"I can't stand burnt toast. I loathe bus stations. Terrible places, full of lost luggage and lost souls. Then there's unrequited love, and tyranny, and cruelty. We all have a universe of our own terrors to face."
IN THIS ONE... The TARDIS lands in Gabriel Chase House, dinner guests to a strange naturalist with a madman in the attic and monsters in the cellar.
REVIEW: Let's come right out and say it. I probably won't get every single nuance in Marc Platt's famously coded script, but it's not my first time, so I should do okay. Though Ghost Light looks like a mix of Black Orchid and Kinda, we should understand it as an exercise much like Robert Holmes' The Talons of Weng-Chiang. That serial wasn't told in the normal Doctor Who "voice", it used its setting to turn the program into a small slice of Victoriana, and treated its characters and events as a Victorian genre writer would, commenting on that genre's tropes as they are being used (and so, the racist portrayal of the Chinese, gentlemen detectives, Ripperology clichés, etc.). Platt's starting point is equally Victorian, but less fictional. Ghost Light is instead imbued with the era's obsession with naturalism (not the literary kind, in fact, rather the opposite), explorers mapping out the increasingly-known world, cataloging all manner of fauna and flora, and, the big one, the concept of evolution as described by Darwin.
On the surface, this is what the story is about, and Platt gives us a creepy house (and the story at this point DOES work as a creepy monster-under-the-stairs tale) filled with stuffed animals, creatures collected and cataloged, but nature without life. Nature dead, frozen in time, static. This will become very important later. The house has an odd Neanderthal butler (a real one, not a throwback, since he recognizes the Doctor's Stone Age tip), a Great White Hunter gone mad and hunting himself (Homo Sapiens treated as just another specimen), and a Reverend come to argue against evolution (evolution isn't just biological, he has failed to adapt to new knowledge and scientific advancement). Gwendoline's song is about zoos and monkeys (but also about "nuts", fitting with what's going on on the top floor). But while there are forces trying to stop or delay evolution, evolution is a force in the story as well. The monster in the cellar has learned to speak since Josiah checked on it last, he suspects moths are now adapting to pollution, and there are a great number of references to transformations, from Ace and Gwendoline dressing up as boys to Ace mistaken for an Alice (Alice in Wonderland being all about transformation of body and mind; cute too that Ace is normally linked to Dorothy from The Wizard of Oz, exchanging one modern fairy tale for another in this piece). And of course, this whole ARC of the series is about Ace's personal evolution. The Doctor has brought her here in part because she sensed an alien evil in the house back when she was 13 (in 1983) and trusts her instincts (as a Wolf of Fenric, she must be more sensitive than most), and in part to make her face her fears. He's grooming her for something, jumpstarting her evolution. So what happens when a "mere mortal" adapts to life with the Doctor?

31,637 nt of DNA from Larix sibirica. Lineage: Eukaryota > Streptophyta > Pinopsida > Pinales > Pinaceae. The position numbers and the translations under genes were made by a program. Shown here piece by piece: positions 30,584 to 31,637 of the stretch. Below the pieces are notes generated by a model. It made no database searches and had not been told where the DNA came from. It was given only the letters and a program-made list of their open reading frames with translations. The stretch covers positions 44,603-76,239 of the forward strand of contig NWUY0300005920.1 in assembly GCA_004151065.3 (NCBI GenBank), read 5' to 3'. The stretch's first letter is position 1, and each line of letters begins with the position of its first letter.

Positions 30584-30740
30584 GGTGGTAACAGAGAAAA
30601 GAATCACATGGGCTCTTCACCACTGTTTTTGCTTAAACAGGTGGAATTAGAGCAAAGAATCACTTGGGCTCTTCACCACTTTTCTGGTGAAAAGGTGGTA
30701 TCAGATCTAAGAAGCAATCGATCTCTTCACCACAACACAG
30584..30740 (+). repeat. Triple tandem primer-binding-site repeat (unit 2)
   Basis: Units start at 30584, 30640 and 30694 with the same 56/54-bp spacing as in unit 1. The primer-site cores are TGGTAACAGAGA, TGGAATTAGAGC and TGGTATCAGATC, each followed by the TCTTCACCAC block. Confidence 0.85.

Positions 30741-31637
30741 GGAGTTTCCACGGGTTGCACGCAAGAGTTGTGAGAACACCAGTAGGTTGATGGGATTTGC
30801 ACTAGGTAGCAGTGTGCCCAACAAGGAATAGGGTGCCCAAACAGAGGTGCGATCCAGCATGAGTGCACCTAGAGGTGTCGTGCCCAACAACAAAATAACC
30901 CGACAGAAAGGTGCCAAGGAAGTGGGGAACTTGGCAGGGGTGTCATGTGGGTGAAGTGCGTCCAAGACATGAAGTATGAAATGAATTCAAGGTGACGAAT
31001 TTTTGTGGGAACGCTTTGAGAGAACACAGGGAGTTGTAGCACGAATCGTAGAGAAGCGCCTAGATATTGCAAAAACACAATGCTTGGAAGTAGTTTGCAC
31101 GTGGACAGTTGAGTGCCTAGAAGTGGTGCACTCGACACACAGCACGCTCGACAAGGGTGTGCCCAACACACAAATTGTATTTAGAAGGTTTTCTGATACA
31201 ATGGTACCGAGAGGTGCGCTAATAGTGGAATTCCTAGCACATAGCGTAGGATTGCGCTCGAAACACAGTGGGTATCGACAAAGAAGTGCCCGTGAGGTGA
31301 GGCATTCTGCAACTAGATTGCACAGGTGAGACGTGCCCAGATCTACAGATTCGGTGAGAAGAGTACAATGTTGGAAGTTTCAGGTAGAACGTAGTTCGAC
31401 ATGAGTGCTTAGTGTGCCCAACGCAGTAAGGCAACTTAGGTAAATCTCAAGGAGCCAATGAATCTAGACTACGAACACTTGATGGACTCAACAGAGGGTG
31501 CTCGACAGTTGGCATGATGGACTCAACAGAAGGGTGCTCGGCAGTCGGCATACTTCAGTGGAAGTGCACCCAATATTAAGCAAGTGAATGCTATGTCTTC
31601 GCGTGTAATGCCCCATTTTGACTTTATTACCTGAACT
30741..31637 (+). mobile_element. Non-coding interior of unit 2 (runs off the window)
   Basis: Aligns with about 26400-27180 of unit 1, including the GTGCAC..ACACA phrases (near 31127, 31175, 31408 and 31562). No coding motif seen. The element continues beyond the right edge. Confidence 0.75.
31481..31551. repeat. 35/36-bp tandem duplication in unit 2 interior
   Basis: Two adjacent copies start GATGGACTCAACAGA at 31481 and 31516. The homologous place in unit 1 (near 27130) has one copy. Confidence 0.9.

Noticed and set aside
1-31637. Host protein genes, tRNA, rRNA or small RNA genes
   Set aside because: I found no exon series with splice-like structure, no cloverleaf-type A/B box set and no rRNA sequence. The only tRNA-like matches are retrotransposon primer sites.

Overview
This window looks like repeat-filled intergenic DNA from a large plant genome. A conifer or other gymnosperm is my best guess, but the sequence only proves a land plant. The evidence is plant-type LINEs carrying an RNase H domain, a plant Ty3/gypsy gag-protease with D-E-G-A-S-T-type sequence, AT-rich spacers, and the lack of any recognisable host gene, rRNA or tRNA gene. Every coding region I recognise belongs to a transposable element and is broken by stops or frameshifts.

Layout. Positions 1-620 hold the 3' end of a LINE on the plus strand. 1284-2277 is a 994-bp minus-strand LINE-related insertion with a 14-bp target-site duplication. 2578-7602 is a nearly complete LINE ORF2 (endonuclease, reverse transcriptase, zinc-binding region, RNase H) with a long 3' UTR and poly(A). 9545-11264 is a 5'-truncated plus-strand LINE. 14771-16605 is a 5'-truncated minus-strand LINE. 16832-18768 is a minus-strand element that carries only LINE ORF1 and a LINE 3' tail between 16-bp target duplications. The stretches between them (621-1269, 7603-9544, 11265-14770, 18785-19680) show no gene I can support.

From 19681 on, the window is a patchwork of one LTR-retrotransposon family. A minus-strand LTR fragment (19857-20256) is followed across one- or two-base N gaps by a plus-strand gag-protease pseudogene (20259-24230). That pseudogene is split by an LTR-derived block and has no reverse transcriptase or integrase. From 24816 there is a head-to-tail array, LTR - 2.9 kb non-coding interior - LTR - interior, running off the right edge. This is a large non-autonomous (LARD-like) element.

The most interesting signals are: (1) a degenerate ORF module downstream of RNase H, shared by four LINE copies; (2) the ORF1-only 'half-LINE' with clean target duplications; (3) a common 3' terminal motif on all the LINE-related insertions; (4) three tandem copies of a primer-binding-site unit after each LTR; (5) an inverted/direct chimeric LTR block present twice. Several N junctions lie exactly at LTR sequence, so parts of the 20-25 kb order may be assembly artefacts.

We're learning more and more about Ace. She's opening up. She made a reference to Gabriel Chase in The Curse of Fenric, and here we learn about her going inside on a dare, and how the friend who played dare games with her, Manisha, was the victim of a racially-motivated crime. It informs her reaction to Mike Smith and his mum's whites-only B&B, and her general sensitivity to injustice. Ironically, the episode that sheds light on Ace's character is one of the most darkly-lit since the Philip Hinchcliffe era. This is, in fact, such a dark world, that Light is dangerous to it. It's what makes Redvers go insane, and obviously, the title of the story promises more on that count.
VERSIONS: The DVD includes deleted scenes from this episode, including a long sequence in which the Doctor and Ace investigate the room they landed in and find taxidermy products while Josiah spies on them, the Doctor berating the Reverend for his closed-mindedness, and a different voice-over from the monster as the husks stumble towards Ace. What I most miss is the best Darwinian joke of the episode, the Doctor being surprised Darwin had problems with seasickness given where he came from (i.e. out of the sea; it's an evolution gag).
REWATCHABILITY: High - Part 1 isn't as opaque as the story's reputation would make it. It's a spooky haunted house story with a strong theme and some great Ace material.